True Detective caused a great deal of sturm und drang by submitting as a drama series instead of a miniseries to this year's Emmys – and the Golden Globes might be trying to fix that.
The Hollywood Foreign Press Association announced several rule changes today, chief among them being a new set of 'limited series' categories that will replace the 'miniseries' categorization. Any TV series that wraps up its storyline and changes characters between seasons will be automatically submitted as a limited series.
"We did that because there seems to be a new trend to come out with shows that wrap up in one season and have one storyline and one cast," HFPA president Theo Kingma told The Hollywood Reporter. The most prominent examples of this trend, of course, are Fargo, American Horror Story, and True Detective itself.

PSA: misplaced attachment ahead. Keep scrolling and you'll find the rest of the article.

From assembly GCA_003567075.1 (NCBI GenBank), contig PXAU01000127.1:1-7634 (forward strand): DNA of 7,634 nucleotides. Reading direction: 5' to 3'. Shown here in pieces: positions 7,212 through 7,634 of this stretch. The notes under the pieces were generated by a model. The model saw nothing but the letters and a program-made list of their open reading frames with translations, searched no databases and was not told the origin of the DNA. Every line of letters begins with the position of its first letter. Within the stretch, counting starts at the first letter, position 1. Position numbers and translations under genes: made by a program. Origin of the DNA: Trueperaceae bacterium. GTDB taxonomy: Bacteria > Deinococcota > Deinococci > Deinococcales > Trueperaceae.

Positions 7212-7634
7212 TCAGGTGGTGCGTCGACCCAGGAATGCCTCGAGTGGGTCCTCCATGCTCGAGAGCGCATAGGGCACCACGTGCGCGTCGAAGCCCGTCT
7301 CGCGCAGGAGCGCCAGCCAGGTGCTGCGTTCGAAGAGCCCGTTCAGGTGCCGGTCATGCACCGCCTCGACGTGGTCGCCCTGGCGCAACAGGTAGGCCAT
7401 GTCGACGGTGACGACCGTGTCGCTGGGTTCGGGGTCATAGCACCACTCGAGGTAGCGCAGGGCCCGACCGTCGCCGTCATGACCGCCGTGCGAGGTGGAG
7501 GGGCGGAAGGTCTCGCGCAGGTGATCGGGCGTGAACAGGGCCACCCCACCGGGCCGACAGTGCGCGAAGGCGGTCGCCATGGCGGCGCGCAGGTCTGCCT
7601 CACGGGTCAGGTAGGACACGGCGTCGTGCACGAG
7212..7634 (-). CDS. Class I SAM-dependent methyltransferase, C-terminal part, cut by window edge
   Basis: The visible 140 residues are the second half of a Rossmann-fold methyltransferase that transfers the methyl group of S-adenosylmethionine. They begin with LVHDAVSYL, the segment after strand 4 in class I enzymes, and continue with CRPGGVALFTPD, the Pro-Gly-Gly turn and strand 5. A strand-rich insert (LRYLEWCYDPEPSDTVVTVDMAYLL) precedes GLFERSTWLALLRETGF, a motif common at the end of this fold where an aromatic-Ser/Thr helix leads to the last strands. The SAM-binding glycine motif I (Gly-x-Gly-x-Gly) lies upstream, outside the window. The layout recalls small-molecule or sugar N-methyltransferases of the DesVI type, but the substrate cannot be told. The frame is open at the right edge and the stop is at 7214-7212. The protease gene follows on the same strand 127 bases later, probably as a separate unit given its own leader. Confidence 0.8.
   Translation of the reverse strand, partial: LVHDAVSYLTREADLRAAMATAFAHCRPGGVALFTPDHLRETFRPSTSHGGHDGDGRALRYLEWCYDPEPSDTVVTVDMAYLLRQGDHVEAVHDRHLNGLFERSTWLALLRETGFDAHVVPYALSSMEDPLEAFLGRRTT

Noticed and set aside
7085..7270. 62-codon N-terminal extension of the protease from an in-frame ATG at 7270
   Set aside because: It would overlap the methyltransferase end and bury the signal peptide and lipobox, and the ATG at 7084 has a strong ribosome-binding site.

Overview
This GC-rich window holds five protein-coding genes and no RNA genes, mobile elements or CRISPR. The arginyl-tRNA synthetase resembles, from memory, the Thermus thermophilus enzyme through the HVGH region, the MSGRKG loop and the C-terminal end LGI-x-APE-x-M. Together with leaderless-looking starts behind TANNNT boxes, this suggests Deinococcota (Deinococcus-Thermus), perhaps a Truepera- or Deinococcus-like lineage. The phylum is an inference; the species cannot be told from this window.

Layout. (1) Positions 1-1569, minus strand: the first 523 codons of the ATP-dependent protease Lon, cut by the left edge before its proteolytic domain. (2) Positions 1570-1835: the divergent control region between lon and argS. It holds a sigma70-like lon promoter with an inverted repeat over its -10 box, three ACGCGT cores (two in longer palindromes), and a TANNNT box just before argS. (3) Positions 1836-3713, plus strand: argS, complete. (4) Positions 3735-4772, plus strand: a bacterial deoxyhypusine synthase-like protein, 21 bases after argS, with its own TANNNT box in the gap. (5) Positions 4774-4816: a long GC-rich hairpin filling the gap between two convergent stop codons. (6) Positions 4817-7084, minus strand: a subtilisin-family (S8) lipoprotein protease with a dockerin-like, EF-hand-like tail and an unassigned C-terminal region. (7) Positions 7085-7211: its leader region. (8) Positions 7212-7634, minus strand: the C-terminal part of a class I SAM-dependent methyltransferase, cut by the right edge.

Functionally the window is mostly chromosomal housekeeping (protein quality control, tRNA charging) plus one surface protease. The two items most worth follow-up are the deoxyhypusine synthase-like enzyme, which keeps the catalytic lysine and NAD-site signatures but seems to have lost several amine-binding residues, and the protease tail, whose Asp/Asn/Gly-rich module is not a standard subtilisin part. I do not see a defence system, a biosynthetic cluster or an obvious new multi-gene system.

For this year's Emmy Awards, True Detective flew against the precedent set by American Horror Story two years ago and submitted as a Drama Series. The relatively broad rules allowed the Matthew McConaughey-starring first season to submit wherever it wanted – a luxury it will not have when it submits its episodes for the Golden Globes this winter.
While it's not clear if the Emmys will follow suit, the Golden Globes making this move puts them at the forefront of adjusting to a major TV trend. To establish a template so early is a sharp move for the Globes – with new seasons TV's trinity of signature limited series on the way, it will inevitably come in handy.
Other changes announced today: a redefining of the parameters of an "animated" film versus a "motion-capture" film, and new streaming software being given to all members of the HFPA to facilitate voting.
This article is from the archive of our partner The Wire.
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